(From the Lincoln News)
HOWLAND – As emergency service needs in the area increase – needs for ambulance, fire and police – representatives of Howland, Enfield and Lincoln remain dedicated to both optimizing service while saving taxpayer dollars. That was at the core of Tuesday’s meeting of a joint Public Safety Committee in Howland, as officials from Lincoln and Howland discussed recent concerns, as well as ideas for improved service and technology. Enfield and Passadumkeag representatives were also invited but were unable to attend.
Ambulance service was a dominant subject, as Howland is continuing to grow its service and Lincoln, who through a contract with East Millinocket, provides service to many of the surrounding areas. Last month, Howland purchased a third engine for the department as it has now exceeded 488 calls for the year between fire service and EMS response, on a pace to eclipse last year’s 600 total calls.
“(The fire and ambulance department’s) Payroll and all their insurances…is all being covered by revenues from the ambulance service,” Howland Town Manager David Wilson said. “It is amazing something like that is not being taken from taxation anymore.”
The re-invention of the town’s department has also created jobs locally, as with a growing service, more paramedics and other emergency technicians are needed.
The potential for revenue increases is also an area Lincoln will be exploring for when the two years remaining on its contract with East Millinocket expires.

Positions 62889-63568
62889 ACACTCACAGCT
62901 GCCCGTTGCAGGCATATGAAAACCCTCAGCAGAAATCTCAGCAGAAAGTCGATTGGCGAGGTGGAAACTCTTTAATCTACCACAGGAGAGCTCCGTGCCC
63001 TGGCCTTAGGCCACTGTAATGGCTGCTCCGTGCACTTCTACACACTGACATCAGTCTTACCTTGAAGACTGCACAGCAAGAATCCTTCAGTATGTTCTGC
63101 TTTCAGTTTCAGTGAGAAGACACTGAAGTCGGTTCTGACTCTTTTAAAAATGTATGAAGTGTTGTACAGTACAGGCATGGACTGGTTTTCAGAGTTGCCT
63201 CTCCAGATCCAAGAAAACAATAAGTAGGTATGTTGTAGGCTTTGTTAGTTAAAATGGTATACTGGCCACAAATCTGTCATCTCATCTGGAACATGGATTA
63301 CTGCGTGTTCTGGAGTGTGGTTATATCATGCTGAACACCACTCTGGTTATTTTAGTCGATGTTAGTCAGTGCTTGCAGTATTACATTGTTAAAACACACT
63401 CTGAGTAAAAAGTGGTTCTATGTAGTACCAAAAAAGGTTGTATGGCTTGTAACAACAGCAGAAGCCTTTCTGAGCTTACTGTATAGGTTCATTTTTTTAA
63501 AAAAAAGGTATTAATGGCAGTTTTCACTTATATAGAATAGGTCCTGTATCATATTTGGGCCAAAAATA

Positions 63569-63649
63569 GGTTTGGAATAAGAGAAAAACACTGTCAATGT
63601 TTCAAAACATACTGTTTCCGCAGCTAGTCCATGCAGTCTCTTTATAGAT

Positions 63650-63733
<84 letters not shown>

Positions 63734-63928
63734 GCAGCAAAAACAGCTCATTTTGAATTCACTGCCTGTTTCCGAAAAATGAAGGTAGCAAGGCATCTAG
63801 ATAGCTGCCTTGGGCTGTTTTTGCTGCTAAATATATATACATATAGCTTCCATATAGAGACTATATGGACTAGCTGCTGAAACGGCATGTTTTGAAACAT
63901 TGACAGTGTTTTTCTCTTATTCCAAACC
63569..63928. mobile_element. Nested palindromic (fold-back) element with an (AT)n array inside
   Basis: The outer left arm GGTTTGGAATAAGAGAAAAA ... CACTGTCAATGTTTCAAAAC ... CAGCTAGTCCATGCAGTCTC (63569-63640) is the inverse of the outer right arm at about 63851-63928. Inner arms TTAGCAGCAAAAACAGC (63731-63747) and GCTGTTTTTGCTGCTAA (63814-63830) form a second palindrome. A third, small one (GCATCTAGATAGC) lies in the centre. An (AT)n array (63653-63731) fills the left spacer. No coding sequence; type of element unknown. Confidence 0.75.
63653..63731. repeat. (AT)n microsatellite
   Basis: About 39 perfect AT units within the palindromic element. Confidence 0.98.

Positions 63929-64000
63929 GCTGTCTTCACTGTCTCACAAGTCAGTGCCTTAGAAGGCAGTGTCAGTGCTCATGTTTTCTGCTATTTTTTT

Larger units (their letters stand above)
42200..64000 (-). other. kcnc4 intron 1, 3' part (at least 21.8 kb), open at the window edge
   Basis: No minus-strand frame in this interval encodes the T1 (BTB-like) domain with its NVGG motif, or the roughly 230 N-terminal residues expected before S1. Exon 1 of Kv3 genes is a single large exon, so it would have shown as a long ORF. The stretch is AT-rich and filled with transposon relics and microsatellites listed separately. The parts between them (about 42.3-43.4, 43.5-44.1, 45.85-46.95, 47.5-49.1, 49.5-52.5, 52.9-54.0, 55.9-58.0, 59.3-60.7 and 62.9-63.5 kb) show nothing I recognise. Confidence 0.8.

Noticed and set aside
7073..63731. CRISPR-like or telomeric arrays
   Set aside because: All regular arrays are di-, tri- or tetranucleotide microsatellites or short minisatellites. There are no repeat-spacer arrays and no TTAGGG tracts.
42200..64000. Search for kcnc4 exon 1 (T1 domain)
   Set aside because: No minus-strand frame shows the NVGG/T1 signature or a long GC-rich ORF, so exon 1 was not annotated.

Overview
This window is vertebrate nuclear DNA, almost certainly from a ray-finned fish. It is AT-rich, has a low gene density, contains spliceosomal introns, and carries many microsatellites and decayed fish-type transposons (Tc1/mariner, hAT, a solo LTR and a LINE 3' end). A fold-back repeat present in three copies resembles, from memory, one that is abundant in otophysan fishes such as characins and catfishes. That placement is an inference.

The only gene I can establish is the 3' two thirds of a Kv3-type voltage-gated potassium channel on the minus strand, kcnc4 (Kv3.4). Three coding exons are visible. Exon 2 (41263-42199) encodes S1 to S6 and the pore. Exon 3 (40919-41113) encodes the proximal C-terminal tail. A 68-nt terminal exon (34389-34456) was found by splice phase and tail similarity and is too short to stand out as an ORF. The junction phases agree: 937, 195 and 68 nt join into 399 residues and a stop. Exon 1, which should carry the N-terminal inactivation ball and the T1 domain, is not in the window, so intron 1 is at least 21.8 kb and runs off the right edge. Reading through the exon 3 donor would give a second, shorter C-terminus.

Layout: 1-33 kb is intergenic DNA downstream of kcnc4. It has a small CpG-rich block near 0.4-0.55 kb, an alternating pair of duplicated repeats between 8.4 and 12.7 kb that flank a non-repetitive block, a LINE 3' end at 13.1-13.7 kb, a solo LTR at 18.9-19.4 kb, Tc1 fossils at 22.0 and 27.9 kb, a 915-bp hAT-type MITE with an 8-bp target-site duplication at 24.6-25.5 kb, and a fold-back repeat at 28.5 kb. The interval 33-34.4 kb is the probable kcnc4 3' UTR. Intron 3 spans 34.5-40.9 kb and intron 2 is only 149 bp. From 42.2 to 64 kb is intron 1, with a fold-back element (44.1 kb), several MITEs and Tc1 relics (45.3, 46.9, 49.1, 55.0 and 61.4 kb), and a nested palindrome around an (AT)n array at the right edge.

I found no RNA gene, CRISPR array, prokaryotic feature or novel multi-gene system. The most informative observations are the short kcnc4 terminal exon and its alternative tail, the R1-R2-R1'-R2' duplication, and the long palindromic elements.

“I would like to almost hit a reset button (with Lincoln),” Howland Fire Chief Josh McNally said. “What can we do to increase relations with Lincoln, both on the fire side and then can we go in to a joint EMS venture. “What can we do to make us to team build, to work closer than what we are right now.”
Both McNally and Lincoln Public Safety Director Dan Summers said the fire departments work well together. Currently, Howland is first response for mutual aid to Lincoln, and both towns split coverage neighboring Enfield.
“You’ve got two ideas for providing EMS service for the town of Lincoln,” Summers said. “I think it’s very important for the community to get that information.”
“I think it’s to a point where Josh and I can certainly work together (on either proposal.”
Summers said that the existing contract with East Millinocket is important to townspeople, and it wouldn’t be good for business for a town to back out of a contract. He also said there are risks that needed to be assessed, as there are with any proposal.
Police protection and the area’s growing drug problem was also discussed. Howland currently does not have a department and relies on a limited-coverage contract with the Penobscot County Sheriff’s Office. Recently, the town tied 91-91 on forming a 40-hour department, either staffed by a Howland employed officer or by a contract with the sheriff.
Wilson said residents who supported the idea were in favor of the town forming its own department. He said he did not want to re-introduce the idea for fear of the perception he was “forcing it down people’s throats” but residents could bring it forth to the board as a citizens initiative.